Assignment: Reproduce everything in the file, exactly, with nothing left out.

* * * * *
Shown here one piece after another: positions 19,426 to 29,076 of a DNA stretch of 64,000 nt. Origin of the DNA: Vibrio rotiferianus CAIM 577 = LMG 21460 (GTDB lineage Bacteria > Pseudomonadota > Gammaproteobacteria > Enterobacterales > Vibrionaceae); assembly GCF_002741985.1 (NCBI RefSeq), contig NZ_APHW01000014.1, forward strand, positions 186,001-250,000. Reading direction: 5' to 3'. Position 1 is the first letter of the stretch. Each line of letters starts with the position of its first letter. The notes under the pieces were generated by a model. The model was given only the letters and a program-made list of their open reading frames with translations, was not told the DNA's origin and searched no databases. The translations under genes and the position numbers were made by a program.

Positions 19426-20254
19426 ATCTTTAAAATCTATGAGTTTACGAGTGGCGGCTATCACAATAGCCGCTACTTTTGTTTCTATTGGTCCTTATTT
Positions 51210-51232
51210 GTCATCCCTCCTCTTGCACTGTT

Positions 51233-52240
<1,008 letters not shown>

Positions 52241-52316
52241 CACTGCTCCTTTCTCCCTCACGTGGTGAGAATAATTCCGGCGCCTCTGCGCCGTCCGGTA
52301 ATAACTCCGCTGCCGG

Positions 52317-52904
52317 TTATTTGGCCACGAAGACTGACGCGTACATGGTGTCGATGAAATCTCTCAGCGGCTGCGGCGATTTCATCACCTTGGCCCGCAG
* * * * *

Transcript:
Shown here one piece after another: positions 19,426 to 29,076 of a DNA stretch of 64,000 nt. Origin of the DNA: Vibrio rotiferianus CAIM 577 = LMG 21460 (GTDB lineage Bacteria > Pseudomonadota > Gammaproteobacteria > Enterobacterales > Vibrionaceae); assembly GCF_002741985.1 (NCBI RefSeq), contig NZ_APHW01000014.1, forward strand, positions 186,001-250,000. Reading direction: 5' to 3'. Position 1 is the first letter of the stretch. Each line of letters starts with the position of its first letter. The notes under the pieces were generated by a model. The model was given only the letters and a program-made list of their open reading frames with translations, was not told the DNA's origin and searched no databases. The translations under genes and the position numbers were made by a program.

Positions 19426-20254
19426 ATCTTTAAAATCTATGAGTTTACGAGTGGCGGCTATCACAATAGCCGCTACTTTTGTTTCTATTGGTCCTTATTT
Positions 51210-51232
51210 GTCATCCCTCCTCTTGCACTGTT

Positions 51233-52240
<1,008 letters not shown>

Positions 52241-52316
52241 CACTGCTCCTTTCTCCCTCACGTGGTGAGAATAATTCCGGCGCCTCTGCGCCGTCCGGTA
52301 ATAACTCCGCTGCCGG

Positions 52317-52904
52317 TTATTTGGCCACGAAGACTGACGCGTACATGGTGTCGATGAAATCTCTCAGCGGCTGCGGCGATTTCATCACCTTGGCCCGCAG